HS alters fan numbers, eyes mask changes

By 
Casey S. Elliott
Wednesday, September 16, 2020

A few more spectators will be allowed at Beaverhead County High School events, the school board decided Monday.

A decision whether to relax mask requirements, however, will have to wait a couple of weeks.

The board unanimously approved upping the maximum number of people present during BW Lodge activities to 270 people, and the maximum for activities at the football stadium to 260 people. BCHS administrators recommended the additional numbers, with an eye toward Homecoming events which take place the week of Sept. 21.

Superintendent and Principal Gary Haverfield said administrators considered providing spectator tickets to uniformed players on the teams, but did not account for additional participants such as managers. Homecoming added other wrinkles, with wanting to include the king and queen candidates and their family members.

“It was an oversight,” he said.

Assistant Principal and Athletic Director John English noted he obtained a more accurate count of how many people were in each location with social distancing. His prior estimate was guesswork due to the remodeling of BW Lodge.

Previously, the board capped attendance at 250 for Vigilante Stadium and 260 for BW Lodge. The new boardapproved increase was run by Beaverhead County Public Health, who told Haverfield the change was reasonable.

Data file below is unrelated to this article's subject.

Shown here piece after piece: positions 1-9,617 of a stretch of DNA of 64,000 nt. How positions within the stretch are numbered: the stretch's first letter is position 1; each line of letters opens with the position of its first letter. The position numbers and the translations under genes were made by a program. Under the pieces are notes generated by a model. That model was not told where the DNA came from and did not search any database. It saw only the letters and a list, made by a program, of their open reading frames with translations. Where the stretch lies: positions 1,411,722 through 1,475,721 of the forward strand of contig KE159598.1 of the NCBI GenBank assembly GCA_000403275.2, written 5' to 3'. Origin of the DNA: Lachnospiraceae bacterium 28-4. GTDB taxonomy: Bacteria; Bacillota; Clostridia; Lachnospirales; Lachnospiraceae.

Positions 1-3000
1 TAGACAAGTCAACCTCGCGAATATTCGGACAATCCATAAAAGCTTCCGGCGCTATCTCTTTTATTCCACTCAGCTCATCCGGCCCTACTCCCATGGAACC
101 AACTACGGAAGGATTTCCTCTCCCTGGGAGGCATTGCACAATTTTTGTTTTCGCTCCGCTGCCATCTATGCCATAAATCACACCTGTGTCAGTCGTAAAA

Mask changes considered

Opinions on whether to continue to require masks despite having fewer than four active cases in the county were all over the map, with parents and some board members supporting relaxed restrictions, while administrators pointed to teacher support for retaining them.

The four active cases mask requirement was set by Gov. Steve Bullock for K-12 schools, with some exceptions such as for physical exertion or in classes where social distancing can be maintained.

Haverfield said he surveyed staff, and the majority were in favor of requiring masks regardless of active cases, though several noted they could see loosening the requirement if coronavirus case counts continue to stay low locally. Teacher Caleb Igo said it was a 2-1 split in favor of keeping masks when the question was surveyed among the Beaverhead Federation of Teachers. Both said many teachers wanted consistency, and many wanted to keep teachers with health issues safe.

“A number of staff members were a little concerned about Labor Day. They felt like they wanted to see how it plays out for a couple of weeks, and see what happens in the county. If it stayed consistently low, I think three or four of those members might think we could take a look at it and revise it,” Haverfield said. “Not that the staff has all the say in it, but I have to say it folks, if they aren’t here our kids don’t get educated – end of story.

“For me personally, with 20 staff members feeling the way they do, I recommend you not change it at this time, but that’s just my thought.”

Board members Pierce Rouse and Koy Holland came down on the side of relaxing restrictions.

“Don’t you think this is going to be around for quite a while? There’s got to be a time when you say well, enough is enough,” Rouse said. “I’m all for relaxing (the requirement), but I also understand with college getting going, Labor Day and all that, I’m willing to give it a couple of weeks to see what happens.”